And while the air would almost immediately be cleaner and people healthier, the heartbreaking impacts of climate change — flooding in London, New York and Shanghai, as well as in Mumbai, India; Hanoi, Vietnam; Alexandria, Egypt; and Jakarta, Indonesia, to touch on just one consequence — would continue for decades, regardless of emissions cuts, because of the long life of man-made greenhouse gases already in the atmosphere.
Some cynical news headlines will certainly follow the report: “Scientists Agree — We’re Cooked!” The headline writers would have a point. Solving climate is going to be harder, and more improbable, than winning World War II, achieving civil rights, defeating bacterial infection and sending a man to the moon all together.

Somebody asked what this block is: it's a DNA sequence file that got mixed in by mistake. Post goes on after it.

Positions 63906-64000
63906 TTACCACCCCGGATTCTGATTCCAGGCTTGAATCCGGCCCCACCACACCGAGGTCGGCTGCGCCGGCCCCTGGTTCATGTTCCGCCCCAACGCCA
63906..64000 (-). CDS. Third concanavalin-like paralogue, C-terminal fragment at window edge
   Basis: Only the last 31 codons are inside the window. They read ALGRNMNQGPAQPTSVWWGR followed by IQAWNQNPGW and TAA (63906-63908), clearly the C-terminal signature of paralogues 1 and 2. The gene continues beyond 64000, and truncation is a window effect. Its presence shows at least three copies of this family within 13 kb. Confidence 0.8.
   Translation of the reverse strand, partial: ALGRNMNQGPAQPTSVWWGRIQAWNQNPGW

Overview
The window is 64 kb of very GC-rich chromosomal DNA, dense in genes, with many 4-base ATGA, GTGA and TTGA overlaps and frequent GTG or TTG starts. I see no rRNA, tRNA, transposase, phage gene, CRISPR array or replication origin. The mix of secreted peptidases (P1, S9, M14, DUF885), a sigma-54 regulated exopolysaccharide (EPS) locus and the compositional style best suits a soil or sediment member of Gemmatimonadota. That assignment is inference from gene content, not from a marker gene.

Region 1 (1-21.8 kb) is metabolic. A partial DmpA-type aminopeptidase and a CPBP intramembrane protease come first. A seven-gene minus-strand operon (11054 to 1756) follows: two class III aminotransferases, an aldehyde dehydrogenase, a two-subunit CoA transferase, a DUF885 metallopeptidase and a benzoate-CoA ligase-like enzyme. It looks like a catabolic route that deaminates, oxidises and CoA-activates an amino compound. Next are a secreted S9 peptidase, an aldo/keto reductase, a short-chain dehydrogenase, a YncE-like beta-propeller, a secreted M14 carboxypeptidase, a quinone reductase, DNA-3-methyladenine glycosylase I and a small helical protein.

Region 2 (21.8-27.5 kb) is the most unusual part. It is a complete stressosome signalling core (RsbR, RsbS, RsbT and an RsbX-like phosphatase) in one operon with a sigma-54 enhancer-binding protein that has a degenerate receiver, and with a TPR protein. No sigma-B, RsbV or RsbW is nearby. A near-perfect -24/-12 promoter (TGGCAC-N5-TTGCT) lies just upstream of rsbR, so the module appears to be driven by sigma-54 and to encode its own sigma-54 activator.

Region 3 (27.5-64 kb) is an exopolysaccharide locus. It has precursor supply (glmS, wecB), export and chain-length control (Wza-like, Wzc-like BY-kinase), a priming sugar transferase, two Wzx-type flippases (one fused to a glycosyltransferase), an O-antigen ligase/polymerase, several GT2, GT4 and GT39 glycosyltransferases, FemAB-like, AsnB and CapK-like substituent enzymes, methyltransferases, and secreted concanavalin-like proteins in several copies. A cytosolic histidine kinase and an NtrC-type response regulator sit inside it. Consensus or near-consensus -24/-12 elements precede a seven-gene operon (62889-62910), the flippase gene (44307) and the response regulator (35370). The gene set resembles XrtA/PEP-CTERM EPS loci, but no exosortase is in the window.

So how do we engage in a possibly — but not probably — winnable struggle within a rigged system against great odds, the ultimate results of which we’ll never see? Forget success, how do we even get out of bed in the morning?
We could order in Chinese and lock ourselves in the closet, but we shouldn’t. Because there’s good news: We’re perfect for the job. If the human species specializes in one thing, it’s taking on the impossible.
We are constitutionally equipped to understand this situation. We are, after all, mortal, and so our very existence is a fight against inevitable demise. We also have experience: The wicked challenges we’ve faced through the ages have often been seemingly insurmountable. The Black Death killed off at least a third of Europe in its time. World War II claimed 50 million lives. We won those battles — sort of. We’ve spent our time as Homo sapiens fighting what J.R.R. Tolkien called “the long defeat.”